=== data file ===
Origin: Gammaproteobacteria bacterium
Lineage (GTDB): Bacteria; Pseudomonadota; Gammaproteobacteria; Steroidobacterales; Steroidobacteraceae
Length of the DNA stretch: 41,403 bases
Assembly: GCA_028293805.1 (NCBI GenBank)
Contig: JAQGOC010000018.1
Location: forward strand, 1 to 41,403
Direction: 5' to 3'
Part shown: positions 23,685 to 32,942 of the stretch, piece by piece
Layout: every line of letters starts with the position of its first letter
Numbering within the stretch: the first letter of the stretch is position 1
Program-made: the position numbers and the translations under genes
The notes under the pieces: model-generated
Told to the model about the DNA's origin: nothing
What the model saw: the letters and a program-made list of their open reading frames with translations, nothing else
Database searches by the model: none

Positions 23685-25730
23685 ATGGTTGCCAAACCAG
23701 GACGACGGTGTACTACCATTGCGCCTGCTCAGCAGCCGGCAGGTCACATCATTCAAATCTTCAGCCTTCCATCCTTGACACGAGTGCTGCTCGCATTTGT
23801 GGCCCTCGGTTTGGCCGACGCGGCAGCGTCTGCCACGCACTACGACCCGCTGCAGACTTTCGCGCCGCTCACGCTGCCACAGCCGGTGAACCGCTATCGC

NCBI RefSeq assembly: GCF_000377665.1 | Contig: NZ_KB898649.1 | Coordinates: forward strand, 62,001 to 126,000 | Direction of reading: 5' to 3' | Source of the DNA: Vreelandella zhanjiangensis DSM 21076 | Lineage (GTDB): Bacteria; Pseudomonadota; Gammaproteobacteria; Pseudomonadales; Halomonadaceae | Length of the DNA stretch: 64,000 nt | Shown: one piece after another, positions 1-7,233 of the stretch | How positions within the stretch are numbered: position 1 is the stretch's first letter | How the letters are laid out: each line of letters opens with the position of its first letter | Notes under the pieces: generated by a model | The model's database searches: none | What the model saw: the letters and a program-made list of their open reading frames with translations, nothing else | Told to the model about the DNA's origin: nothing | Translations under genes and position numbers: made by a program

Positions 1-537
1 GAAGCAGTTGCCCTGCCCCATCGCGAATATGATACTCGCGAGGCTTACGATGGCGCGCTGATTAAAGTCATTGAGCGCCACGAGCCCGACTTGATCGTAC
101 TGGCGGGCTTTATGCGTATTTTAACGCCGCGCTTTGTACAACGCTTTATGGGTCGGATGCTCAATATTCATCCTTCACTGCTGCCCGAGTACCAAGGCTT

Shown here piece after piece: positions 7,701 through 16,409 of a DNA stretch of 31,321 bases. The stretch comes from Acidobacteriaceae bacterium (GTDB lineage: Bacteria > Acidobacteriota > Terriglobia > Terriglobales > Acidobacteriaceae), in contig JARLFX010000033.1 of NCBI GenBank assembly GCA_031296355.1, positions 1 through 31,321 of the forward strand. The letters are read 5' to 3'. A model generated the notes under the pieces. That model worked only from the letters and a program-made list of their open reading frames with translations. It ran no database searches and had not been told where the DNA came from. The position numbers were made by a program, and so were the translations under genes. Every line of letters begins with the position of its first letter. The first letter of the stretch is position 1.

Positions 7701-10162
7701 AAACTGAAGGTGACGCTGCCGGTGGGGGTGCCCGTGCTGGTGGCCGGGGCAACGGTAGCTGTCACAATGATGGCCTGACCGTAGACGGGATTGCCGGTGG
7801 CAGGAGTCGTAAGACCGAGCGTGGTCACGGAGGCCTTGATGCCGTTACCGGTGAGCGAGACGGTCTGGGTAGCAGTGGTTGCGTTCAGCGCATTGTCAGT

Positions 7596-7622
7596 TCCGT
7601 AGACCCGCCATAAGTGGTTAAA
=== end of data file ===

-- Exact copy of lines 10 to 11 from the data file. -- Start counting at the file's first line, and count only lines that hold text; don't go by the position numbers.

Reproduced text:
Numbering within the stretch: the first letter of the stretch is position 1
Program-made: the position numbers and the translations under genes